“We're afraid that although we have condemned those acts over and over again, and our faith doesn't support acts of violence or terrorism, we're afraid people may be using that as an excuse to attack the local Muslim community,” Soltani said.
The two suspects in the April 15 Boston Marathon bombing are Muslim. Dzhokhar Tsarnaev, 19, is in custody at a federal prison hospital, and his brother Tamerlan, 26, died after a shoot-out with police April 19.
When Ahmed was asked if he thought the vandalism was backlash from the Boston bombing earlier this month, he said, “We really don't know. We cannot actually assume anything and we cannot rule out anything.”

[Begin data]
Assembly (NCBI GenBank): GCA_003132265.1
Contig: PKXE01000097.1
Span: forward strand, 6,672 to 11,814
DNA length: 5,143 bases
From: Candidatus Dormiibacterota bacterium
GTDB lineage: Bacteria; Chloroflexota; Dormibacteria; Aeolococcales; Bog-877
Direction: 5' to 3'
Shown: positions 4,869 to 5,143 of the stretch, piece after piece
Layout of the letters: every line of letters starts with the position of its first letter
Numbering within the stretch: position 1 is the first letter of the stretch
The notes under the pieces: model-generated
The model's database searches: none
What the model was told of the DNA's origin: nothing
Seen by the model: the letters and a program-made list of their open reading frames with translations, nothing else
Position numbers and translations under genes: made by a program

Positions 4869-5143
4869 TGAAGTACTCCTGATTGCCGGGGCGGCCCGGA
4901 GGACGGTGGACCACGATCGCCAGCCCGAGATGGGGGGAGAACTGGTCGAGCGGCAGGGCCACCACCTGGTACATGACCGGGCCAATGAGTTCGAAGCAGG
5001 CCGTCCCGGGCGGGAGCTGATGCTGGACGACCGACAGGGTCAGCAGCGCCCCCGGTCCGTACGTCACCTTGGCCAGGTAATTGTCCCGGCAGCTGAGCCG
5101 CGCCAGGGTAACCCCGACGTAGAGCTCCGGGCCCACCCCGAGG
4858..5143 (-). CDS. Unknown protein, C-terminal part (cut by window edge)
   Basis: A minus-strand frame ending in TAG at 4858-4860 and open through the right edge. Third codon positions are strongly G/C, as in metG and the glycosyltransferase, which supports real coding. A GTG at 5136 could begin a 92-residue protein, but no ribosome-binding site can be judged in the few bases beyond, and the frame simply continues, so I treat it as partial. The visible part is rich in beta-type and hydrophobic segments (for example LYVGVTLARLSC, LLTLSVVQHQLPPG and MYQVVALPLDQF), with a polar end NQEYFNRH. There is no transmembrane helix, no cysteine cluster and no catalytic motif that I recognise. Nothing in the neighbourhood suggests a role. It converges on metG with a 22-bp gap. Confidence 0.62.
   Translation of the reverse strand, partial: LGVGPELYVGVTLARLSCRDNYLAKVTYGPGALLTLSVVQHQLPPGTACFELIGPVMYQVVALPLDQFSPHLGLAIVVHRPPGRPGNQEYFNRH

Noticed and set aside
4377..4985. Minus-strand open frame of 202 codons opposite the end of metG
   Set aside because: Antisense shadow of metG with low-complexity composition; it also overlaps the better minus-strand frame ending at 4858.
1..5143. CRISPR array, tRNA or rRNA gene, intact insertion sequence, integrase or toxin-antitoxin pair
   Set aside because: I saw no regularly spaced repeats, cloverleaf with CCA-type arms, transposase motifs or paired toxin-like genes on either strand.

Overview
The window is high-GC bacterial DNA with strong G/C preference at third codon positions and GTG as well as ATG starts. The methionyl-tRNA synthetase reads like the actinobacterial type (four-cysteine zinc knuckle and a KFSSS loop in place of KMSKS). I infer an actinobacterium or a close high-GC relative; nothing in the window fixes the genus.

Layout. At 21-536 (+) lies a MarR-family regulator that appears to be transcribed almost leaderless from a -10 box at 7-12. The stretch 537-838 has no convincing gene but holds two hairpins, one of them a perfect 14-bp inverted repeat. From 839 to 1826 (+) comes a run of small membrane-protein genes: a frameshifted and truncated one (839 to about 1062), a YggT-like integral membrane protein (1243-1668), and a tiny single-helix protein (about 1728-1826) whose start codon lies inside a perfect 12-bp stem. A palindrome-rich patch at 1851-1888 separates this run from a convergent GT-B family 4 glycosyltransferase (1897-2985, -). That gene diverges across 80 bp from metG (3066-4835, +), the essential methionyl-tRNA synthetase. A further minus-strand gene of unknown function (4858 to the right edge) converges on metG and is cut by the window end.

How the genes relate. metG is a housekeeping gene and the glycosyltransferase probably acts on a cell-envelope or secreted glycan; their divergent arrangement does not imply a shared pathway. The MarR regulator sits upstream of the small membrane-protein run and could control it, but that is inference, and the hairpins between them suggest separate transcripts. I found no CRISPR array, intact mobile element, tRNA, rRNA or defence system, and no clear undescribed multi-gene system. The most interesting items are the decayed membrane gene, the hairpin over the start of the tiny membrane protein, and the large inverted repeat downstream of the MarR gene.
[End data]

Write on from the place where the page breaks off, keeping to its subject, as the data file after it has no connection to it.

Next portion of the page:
Ahmed said only some members of the mosque were aware of the latest vandalism. Those that were apprised of the incident Saturday afternoon were surprised by the attack, he said.
Ahmed said as far as he knows the congregation is not fearful because of the incident.
“Everybody doesn't know what it means. They are shocked,” he said.
Ahmed described his mosque members as educated people who love Oklahoma. He said he has lived in the state for 18 years, and he feels the same way. He said he thinks Oklahomans are generally peaceful people and that the vandals are the exception to the rule.
“This is what I believe. I don't want to live anywhere else.”